The Poor Law was extended to Ireland by an Act of 1838, based on the English Poor Law Act of 1834 and operated until 1923. The country was divided into poor law unions, each of which built a workhouse. Every union was administered by a board of poor law guardians, and ex-officio guardians. Ex-officio guardians were elected yearly at meetings of local magistrates and were composed mainly of Justices of the Peace. These were the first representative local bodies in Ireland, elected by owners and occupiers of property. Tenants were entitled however to deduct half their rates from their rent. These were placed under the centralised control of the Poor Law Commissioners. The system was funded by cess payers, assessed originally on District Electoral Divisions according to the numbers of paupers. The Poor Law Guardians were responsible for the provision of relief to the poor but gathered other functions over time. In 1846, they became responsible for providing and equipping hospitals and dispensaries for the sick poor; in 1856 operated as the burial board for the rural parts of the union and from 1963 were responsible for the registration of births and deaths. Notably relating to public health, the boarding out of children and rural housing. Between 1874 and 1899 they were the rural sanitary authority employing dispensary medical officers to prevent the spread of infectious diseases.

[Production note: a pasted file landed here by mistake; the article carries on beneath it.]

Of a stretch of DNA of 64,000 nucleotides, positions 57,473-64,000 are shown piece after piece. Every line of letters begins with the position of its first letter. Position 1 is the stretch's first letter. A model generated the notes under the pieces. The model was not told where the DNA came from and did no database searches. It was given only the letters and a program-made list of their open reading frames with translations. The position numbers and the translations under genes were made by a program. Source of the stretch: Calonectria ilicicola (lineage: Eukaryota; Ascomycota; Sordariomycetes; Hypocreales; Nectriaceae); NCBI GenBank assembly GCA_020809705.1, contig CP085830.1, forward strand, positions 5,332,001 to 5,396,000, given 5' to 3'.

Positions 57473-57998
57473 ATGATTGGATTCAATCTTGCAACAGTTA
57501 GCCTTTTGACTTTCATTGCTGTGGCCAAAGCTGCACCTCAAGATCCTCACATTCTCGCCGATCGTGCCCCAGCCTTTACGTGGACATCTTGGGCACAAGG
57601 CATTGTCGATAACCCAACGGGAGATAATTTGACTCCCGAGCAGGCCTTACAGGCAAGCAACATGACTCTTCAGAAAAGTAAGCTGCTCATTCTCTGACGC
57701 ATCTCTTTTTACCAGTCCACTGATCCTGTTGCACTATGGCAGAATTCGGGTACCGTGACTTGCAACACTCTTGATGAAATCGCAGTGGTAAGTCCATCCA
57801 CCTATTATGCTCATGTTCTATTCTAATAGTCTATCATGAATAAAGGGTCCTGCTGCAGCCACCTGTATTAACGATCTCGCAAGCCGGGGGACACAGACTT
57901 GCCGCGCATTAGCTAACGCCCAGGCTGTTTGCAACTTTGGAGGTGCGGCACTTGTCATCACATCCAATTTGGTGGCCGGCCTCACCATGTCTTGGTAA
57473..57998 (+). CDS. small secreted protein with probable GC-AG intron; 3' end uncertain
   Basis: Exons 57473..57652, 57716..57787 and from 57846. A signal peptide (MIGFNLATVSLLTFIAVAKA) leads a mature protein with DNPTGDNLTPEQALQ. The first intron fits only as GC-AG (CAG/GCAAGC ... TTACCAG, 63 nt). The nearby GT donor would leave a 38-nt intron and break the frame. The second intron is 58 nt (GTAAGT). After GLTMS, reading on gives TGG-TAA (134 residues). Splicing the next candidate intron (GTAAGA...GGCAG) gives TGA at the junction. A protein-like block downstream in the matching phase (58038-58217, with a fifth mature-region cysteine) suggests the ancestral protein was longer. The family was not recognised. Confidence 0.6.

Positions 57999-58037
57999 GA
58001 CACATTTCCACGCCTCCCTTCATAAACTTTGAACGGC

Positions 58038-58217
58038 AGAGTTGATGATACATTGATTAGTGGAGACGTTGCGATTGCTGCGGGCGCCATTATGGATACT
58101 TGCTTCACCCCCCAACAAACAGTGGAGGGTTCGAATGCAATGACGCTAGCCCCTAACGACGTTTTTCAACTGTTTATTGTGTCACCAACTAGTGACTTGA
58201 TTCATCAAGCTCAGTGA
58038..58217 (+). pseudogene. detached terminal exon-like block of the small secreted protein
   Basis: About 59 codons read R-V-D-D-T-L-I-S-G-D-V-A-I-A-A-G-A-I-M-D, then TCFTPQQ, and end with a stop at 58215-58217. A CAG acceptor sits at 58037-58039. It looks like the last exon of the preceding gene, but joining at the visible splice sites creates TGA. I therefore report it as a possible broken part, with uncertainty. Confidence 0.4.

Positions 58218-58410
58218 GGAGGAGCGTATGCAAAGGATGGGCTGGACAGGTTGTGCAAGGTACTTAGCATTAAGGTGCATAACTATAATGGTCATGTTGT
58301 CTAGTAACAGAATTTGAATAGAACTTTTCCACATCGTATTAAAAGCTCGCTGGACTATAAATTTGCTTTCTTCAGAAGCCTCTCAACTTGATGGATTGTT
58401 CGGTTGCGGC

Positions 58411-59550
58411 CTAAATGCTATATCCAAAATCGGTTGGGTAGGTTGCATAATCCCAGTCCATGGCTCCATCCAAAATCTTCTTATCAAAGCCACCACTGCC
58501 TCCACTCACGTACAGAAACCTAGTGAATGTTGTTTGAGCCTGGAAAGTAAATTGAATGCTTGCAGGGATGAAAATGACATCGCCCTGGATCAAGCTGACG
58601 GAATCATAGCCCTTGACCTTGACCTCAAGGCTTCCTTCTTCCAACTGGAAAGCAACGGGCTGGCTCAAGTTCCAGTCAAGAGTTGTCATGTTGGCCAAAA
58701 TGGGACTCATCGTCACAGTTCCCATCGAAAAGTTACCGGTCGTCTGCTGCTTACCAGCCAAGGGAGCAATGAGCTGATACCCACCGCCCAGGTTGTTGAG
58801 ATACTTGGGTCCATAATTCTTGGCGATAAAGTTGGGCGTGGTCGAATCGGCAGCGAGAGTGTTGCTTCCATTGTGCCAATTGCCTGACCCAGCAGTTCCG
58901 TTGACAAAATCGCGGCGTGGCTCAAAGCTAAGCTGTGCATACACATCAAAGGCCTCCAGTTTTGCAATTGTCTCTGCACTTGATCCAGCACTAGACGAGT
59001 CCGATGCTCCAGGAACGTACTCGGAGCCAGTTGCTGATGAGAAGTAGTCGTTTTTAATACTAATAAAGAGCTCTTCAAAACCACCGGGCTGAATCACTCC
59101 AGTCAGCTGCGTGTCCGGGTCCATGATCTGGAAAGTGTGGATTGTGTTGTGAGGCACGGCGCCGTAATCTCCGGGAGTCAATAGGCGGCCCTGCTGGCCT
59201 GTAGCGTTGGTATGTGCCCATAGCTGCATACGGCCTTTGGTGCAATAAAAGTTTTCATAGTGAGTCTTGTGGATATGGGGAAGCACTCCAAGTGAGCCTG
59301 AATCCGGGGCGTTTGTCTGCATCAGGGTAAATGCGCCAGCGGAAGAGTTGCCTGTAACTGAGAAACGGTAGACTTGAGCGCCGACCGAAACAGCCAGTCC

County Clare was originally divided into the four unions of Ennis, Kilrush, Ennistymon and Scariff. In 1850 on the recommendation of the Boundary Commissioners four new unions were created in County Clare: Tulla, Ballyvaughan, Kildysart and Corofin.
Corofin Union was created in 1850 and a workhouse was built there in 1852 with accommodation for 600 people. It consisted of the electoral divisions of Ballyeighter, Boston, Corofin, Glenroe, Killinaboy, Kiltoraght, Muckanagh, Rath and Ruan.